Viva Carlos Blog Hop: Bit it up

L. Williams and the majestic unicorn ask us: What bit [do] you ride your current beastie in and why?

For years and years, Moe went in a plain old D-ring snaffle. Why? Because the woman I bought him in told me he went in a snaffle, and I happened to have a D-ring that fit him.
Moe went all three phases in a D-ring.
Dressage (it’s okay to laugh)
Show jumping

A few years ago, I lent Moe’s bridle (complete with bit) to someone I played polo with. I moved before he returned it and although I offered to pay for shipping to have him send it back to me, I never saw it again. (He also kept my saddle. Rude.)

These days, Moe goes in a French-link eggbutt snaffle. It originally came with Gina. 
Moe seems to like the solidity of the eggbutt cheekpieces and chews on the French link a little bit more than he did the D-ring. Other than that, he goes about the same. Sometimes I think I need something that would provide more brakes on cross-country (and show jumping, too), but I find that a figure-8 noseband works just fine for us in show situations. Moe is strong and gets very excited, but he isn’t wild and will usually back down after a few half-halts.
Gina goes in something very similar, a French-link loose ring snaffle.
I was introduced to this bit by my trainer, Anne, who loved it for all of her dressage horses. Gina likes it a whole lot better than the eggbutt she came with. She is soft and responsive in this bit, and although she gets strong over fences with it sometimes, she is usually pretty easy to settle with a half-halt or two. 


Friday Fail: Homemade fly spray

My horse trailer has been hanging out at my friend Trista’s house for the better part of six months. Our truck doesn’t have a gooseneck hitch to pull it down to the barn, and I hate to inconvenience anyone by asking them to haul it down there for me. (It’s about a 45 minute drive.) I have most of the stuff I need from it, either in my garage or at the barn, so it’s usually a non-issue. Johnny and I occasionally go up to where the trailer is (which is about 45 minutes from our house) to visit our friends and work on getting the trailer into more appealing condition to sell. I always make sure to grab anything I need from it while I’m there, since it’s an inconvenient drive.

About two weeks ago, I started running low on fly spray. I made a mental note to get my big jug of Fly-Die fly spray out of the trailer and take it to the barn when we were up working on the lights over the weekend. Of course, like all of my mental notes, this was filed away and promptly forgotten.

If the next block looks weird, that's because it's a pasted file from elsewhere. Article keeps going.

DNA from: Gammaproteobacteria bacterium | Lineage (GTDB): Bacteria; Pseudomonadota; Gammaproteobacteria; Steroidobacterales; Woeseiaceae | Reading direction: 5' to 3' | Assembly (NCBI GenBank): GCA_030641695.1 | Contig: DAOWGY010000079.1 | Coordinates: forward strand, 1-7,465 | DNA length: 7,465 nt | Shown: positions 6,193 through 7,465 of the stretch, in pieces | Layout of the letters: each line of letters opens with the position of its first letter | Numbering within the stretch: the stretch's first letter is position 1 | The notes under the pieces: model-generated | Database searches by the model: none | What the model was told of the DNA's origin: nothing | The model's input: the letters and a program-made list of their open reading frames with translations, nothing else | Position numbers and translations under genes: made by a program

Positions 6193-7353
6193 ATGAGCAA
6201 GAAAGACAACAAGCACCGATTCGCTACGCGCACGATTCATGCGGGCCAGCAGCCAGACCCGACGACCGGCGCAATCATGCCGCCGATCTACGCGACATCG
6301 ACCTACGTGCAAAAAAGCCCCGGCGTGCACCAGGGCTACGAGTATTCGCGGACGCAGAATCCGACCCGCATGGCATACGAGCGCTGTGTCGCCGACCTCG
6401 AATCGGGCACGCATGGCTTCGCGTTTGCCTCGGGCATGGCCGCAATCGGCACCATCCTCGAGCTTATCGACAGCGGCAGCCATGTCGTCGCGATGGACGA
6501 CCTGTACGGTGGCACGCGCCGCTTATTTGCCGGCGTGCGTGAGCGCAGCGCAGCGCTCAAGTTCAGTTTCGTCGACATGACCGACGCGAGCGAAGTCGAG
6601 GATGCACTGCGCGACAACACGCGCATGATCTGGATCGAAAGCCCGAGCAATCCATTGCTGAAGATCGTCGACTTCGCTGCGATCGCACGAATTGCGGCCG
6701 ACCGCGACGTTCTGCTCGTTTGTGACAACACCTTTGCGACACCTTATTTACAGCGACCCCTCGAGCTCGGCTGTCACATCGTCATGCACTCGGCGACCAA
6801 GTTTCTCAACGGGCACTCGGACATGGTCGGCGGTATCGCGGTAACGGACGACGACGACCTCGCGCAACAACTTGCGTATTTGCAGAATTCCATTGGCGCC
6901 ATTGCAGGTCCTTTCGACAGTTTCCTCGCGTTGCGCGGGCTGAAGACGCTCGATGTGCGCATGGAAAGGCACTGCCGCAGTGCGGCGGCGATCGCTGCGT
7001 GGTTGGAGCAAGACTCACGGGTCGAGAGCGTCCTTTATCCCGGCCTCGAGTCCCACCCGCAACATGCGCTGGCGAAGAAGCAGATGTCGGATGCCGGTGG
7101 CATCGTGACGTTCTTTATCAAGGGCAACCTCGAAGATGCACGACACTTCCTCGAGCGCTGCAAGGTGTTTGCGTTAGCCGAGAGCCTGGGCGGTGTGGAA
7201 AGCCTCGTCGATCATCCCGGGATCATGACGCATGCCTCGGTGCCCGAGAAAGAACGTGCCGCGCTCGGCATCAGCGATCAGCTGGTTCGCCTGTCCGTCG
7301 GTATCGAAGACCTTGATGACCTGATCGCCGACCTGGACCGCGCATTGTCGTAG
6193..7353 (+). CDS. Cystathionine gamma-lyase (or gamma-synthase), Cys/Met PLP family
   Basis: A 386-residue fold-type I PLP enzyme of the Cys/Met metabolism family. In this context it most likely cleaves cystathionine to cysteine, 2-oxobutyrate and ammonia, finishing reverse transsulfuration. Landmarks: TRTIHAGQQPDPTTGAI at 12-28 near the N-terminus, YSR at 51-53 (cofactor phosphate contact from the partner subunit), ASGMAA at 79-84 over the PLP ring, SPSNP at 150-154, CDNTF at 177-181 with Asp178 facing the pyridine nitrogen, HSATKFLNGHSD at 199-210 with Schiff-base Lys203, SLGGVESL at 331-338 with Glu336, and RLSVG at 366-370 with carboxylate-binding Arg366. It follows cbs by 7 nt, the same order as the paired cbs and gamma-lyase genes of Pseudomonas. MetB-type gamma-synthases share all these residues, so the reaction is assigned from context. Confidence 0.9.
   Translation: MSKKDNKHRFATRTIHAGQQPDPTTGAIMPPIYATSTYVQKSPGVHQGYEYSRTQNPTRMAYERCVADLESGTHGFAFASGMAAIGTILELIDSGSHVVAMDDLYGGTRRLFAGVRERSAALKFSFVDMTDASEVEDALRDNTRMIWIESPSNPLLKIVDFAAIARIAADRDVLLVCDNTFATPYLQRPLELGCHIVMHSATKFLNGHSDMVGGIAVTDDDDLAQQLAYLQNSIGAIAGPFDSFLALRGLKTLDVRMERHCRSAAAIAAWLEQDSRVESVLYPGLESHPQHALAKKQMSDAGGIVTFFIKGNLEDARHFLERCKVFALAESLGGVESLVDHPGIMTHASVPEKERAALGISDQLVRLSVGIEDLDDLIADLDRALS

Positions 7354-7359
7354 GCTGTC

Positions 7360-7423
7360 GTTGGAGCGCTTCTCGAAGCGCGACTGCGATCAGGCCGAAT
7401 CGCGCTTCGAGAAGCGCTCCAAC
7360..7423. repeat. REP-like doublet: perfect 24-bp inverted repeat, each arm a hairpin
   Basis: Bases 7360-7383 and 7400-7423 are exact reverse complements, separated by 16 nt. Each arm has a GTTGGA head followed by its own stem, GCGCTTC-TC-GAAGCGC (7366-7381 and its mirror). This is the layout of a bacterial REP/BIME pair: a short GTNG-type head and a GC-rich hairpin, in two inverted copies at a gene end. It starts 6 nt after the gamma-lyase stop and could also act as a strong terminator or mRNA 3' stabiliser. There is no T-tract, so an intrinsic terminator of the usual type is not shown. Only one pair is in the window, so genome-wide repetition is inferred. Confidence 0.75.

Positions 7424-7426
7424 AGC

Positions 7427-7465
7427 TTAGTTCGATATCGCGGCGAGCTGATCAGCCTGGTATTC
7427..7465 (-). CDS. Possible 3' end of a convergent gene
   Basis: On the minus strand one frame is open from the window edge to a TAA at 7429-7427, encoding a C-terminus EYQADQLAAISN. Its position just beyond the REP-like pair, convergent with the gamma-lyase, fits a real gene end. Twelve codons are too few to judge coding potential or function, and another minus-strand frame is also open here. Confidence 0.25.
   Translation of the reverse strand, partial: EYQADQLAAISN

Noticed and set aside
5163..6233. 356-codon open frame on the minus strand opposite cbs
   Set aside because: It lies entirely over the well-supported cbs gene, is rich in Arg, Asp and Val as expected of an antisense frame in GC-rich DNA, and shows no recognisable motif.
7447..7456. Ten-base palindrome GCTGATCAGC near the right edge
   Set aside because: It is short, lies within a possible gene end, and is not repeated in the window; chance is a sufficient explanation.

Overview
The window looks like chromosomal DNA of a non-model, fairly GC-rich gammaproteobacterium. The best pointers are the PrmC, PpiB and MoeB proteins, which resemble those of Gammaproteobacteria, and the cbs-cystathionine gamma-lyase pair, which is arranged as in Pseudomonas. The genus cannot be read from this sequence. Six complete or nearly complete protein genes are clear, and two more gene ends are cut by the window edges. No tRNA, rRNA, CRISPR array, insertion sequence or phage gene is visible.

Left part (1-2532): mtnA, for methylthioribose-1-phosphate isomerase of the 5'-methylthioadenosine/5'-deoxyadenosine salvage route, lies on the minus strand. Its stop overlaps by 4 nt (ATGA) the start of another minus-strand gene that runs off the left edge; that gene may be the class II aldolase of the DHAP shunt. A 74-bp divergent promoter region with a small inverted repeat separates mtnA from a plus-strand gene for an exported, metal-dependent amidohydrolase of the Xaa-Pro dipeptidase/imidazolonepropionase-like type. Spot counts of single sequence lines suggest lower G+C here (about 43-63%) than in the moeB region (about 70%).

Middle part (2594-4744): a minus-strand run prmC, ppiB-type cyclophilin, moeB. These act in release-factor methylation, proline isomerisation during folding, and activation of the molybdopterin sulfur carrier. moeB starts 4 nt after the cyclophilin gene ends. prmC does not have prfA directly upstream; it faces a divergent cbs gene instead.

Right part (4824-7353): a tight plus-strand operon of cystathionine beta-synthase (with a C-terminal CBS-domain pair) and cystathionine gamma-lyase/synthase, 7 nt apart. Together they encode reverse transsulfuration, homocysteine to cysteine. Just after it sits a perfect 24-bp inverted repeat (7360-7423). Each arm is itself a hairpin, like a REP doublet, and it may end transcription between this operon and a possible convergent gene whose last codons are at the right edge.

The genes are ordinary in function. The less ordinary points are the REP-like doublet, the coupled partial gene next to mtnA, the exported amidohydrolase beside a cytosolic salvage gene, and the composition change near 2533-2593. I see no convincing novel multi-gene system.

So last week I decided to whip up a batch of homemade fly spray because I am too lazy and cheap to drive close to an hour to retrieve my fly spray; I am also too cheap to buy a new bottle at my local farm and ranch store.

After poking around the internet, I finally found a recipe that didn’t require me to buy citronella oil or call an Avon lady to acquire Skin-So-Soft. I can’t recall where I found the recipe, but it’s not important. It called for:

  • 1/2 c. apple cider vinegar
  • 1 c. water
  • 2 tbsp Dawn dish soap
Now, we are Palmolive people, so that’s what I used. I figured it wouldn’t make a huge difference. I doubled the recipe so it’d fit in my spray bottle and it looked very unappealing.
I tested it out by spraying some of it on my arm; it didn’t burn or give me a rash, so I decided it was safe enough for Moe and Gina.
I took it out to the barn, where Moe had turned into Pissy Sensitive Diva Horse because flies were landing on his legs, belly, and rump. I sprayed him down liberally; he smelled like a salad bar. Another boarder asked me, “Do you smell vinegar??” upon entering the barn. I pretended like I didn’t know what she was talking about.
I rode Moe, who continued to be Pissy Sensitive Diva Horse, swishing his tail, stomping, and turning around to bite himself. I doused him again after our ride and turned him out. There were still flies pestering him.
I tried it on Gina, who seemed offended by the smell. She rolled her eyes around and sniffed suspiciously at me, the bottle, and her barrel. She isn’t as cranky about flies as Moe is, so there was definitely less swishing and stomping, but I could still see flies landing on her. After our ride, I sprayed the concoction directly on some flies on her legs, and they just keep hanging out. Hmm.
I’ve used about half the bottle of the stuff and here’s my official verdict: Big fat fail: this doesn’t work! Maybe it was the Palmolive. Maybe we have super flies at my barn. Who knows? But you can bet I’m driving up to Trista’s this weekend to grab my good old reliable Fly-Die! 

Not a mare person

For years, I’ve been a self-proclaimed anti-mare person. Not that all mares are bad, or that mares aren’t right for other people, but I always felt like mares just weren’t for me. Something about them is just different from geldings, who I’ve always found to be generally amicable and eager to please.

I’ve ridden some excellent mares for sure: there was Sadie, my pleasant and safe Quarter Horse who toted me around my very first events.

1997 Cedar Hills Pony Club Horse Trial.
No idea what my tack choices are about.

And there was Silk Pajamas, or PJ, who was perhaps the best horse I have ever ridden my life. She belonged to my high school English teacher; she’d packed my teacher’s son around dressage, eventing, and show jumping competitions, played polo for a little while, and came out of retirement at age 25 when I was between reliable mounts.

2002 Pony Club Eventing Rally @ KY Horse Park.
This horse is 25 in this photo!

I rode a couple of mares when I played polo: BC (short for Big Chestnut) and Bubblegum, two little Argentinian Thoroughbreds who were fast and fun. 

Of course, at the therapeutic riding center, we had all kinds of mares. There was Star, the lovely palomino western pleasure horse who had the smoothest trot and best manners of any horse there. Crystal, the elderly powerhouse of Quarter Horse who liked to relive her barrel racing days. Kloe, the dainty bay roan with a sweet personality and endless patience with her challenged riders.